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# [LaTeX] Sums, Integrals & More

category: Writing | course: LaTeX Math | difficulty:

Some mathematical “functions” exist, that have their own special symbol, and aren’t written by simply using their (shortened) name. I’m talking about: fractions, binomials, (square) roots, sums, products, integrals and logic/set operations.

## Fractions

A fraction is created with the command

\frac{numerator}{denominator}

Fractions can be nested within fractions as often as you like, but those nested fractions keep getting smaller and smaller, which is why I don’t recommend nesting them too deeply. If you want nested fractions to all stay at the same size, use the \cfrac{num}{denom} (continued fraction) command.

Alternatively, if you want your fractions displayed with a diagonal slash, you can achieve this effect by means of the xfrac package. After you’ve included it, use

\sfrac{numerator}{denominator}

$\frac{2}{3} \text{ or } \sfrac{2}{3} \text{ or } x^{\frac{2}{3}}$ ## Binomial

The command for creating binomials – sometimes also used for column vectors – works similarly:

\binom{top}{bottom}

$\binom{6}{4} = \frac{6!}{4! \cdot 2!}$ ## (Square) Roots

Any type of root can be created with:

\sqrt[n]{equation}

If you leave out the optional parameter, it’s a square root. Otherwise, it’s the n-th root. The symbol automatically scales with the equation.

$\sqrt{a^2 + b^2} \ \sqrt{a^2 + b^2}$ ## Sums & Products

The syntax for creating a sum symbol is:

\sum_{subscript}^{superscript}

The syntax for creating a product symbol is:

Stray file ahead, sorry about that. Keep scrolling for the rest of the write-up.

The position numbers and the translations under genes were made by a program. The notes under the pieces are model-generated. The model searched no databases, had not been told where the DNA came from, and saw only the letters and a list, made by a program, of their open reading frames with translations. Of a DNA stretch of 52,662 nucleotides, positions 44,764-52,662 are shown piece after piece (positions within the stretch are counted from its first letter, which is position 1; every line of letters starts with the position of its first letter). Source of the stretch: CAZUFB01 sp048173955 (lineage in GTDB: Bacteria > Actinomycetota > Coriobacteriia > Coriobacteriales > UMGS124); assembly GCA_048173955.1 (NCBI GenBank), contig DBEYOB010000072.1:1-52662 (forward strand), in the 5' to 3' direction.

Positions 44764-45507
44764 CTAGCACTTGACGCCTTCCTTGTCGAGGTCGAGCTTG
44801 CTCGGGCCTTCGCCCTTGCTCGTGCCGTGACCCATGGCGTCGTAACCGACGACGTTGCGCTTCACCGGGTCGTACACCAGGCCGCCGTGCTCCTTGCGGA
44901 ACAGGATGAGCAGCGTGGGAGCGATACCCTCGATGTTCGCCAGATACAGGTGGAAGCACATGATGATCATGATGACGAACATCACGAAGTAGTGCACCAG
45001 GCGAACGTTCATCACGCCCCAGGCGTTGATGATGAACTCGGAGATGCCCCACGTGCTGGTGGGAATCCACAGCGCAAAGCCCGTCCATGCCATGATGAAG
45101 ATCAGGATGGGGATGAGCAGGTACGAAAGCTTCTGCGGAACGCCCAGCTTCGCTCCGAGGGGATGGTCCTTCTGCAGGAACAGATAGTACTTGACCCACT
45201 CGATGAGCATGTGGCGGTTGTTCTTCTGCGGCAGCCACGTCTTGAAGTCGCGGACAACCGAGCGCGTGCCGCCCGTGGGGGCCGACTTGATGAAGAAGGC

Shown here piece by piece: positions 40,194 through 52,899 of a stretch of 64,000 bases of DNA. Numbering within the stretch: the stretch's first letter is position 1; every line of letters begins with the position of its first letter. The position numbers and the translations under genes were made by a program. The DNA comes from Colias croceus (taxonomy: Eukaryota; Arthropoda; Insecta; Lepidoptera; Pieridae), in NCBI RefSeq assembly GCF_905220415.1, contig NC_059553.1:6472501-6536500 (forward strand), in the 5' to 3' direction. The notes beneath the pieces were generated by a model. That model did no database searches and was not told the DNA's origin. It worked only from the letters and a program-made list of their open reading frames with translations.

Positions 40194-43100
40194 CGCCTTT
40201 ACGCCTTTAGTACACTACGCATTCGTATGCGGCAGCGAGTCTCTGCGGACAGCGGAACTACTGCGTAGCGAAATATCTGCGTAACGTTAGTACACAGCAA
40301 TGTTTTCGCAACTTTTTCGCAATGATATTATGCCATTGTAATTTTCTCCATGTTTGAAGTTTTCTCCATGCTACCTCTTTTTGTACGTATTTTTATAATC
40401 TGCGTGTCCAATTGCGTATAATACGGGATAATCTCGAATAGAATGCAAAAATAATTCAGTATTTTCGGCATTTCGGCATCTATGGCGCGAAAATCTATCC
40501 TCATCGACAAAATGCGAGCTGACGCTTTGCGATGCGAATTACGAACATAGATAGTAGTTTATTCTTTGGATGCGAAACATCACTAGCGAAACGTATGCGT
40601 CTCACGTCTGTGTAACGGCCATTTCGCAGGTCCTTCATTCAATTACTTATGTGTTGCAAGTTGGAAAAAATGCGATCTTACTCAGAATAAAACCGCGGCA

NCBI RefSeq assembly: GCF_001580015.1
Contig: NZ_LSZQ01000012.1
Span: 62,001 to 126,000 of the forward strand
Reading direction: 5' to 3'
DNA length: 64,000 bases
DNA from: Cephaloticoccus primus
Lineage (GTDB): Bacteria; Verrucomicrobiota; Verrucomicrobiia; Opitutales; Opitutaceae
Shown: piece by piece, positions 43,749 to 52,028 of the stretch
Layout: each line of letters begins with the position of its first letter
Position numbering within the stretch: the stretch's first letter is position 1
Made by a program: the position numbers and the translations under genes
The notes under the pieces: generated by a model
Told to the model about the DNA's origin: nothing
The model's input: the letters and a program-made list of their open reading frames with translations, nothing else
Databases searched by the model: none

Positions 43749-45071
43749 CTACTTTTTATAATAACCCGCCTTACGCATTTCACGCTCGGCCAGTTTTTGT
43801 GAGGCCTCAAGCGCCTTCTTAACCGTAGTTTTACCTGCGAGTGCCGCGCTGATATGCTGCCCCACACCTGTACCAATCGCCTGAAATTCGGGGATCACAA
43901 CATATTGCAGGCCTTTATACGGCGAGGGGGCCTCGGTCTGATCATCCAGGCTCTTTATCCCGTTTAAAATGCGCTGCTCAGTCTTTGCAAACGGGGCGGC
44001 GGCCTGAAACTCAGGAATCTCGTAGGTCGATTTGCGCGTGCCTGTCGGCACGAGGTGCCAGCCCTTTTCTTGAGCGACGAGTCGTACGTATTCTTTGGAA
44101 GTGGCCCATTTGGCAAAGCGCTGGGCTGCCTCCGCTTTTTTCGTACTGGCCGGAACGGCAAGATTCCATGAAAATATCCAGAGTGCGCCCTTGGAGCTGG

\prod_{subscript}{superscript}

$\sum_{i=1}^{n} 2i \not= \prod_{i=1}^{n} 2i$ ## Integrals

A single integral can be created with

\int_{subscript}^{superscript}

If you want more integrals, you can just place these after each other. But, if you want multiple integrals with a single subscript – for example, a double integral over an area A – you can use the \iint, \iiint and \iiiint commands. These create two, three or four integrals after each other, respectively. For more integrals, you can use \idotsint, which displays two integral symbols with the familiar dots between them.

For cyclic integrals, you need to include the esint package. The syntax is

\oint_{subscript}^{superscript}

For a double cyclic integral, use \oiint.

\usepackage{esint}

\begin{document}
% Special command to make the differential in roman letters
% Not necessary, but highly recommended
\newcommand*\diff{\mathop{}\!\mathrm{d}}

% The actual integrals
$\int_{a}^{b} 4x \diff x \not= \idotsint 4x \diff x$
$\oint_{a}^{b} 4x \diff x \not= \oiint 4x \diff x$
\end{document} ## Logic & Set Operations

For operations on sets (unions and intersections), use the \bigcup and \bigcap commands.

For logical operations (AND and OR), use the \bigwedge and \bigvee commands.

$A \bigcup B = \left\{ x \in \mathbb{R} \middle| x \in A \bigvee x \in B \right\}$
$A \bigcap B = \left\{ x \in \mathbb{R} \middle| x \in A \bigwedge x \in B \right\}$ ## Leftovers

Besides these, there are 6 other “big” symbols you can use:

 Command Visual \bigoplus \bigotimes \bigodot \bigsqcup \biguplus \coprod ## Stacking Subscripts

If you want multiple subscripts on top of each other under a big symbol, you could use the atop command, but a much better and easier solution is at hand:

\substack{something \\ something}

$\sum_{\substack{ i=1 \\ i \not= j}}^{n} i$ ## Regular Superscripts

A problem arises if you try to get the subscript in display style, but want the superscript in regular text style. To solve this, you can set regular (and other) superscripts for big symbols with

\sideset{left superscripts}{superscript}

$\sideset{_a^b}{'}\sum_{\substack{ i=1 \\ i \not= j}}^{n} i$ CONTINUE WITH THIS COURSE
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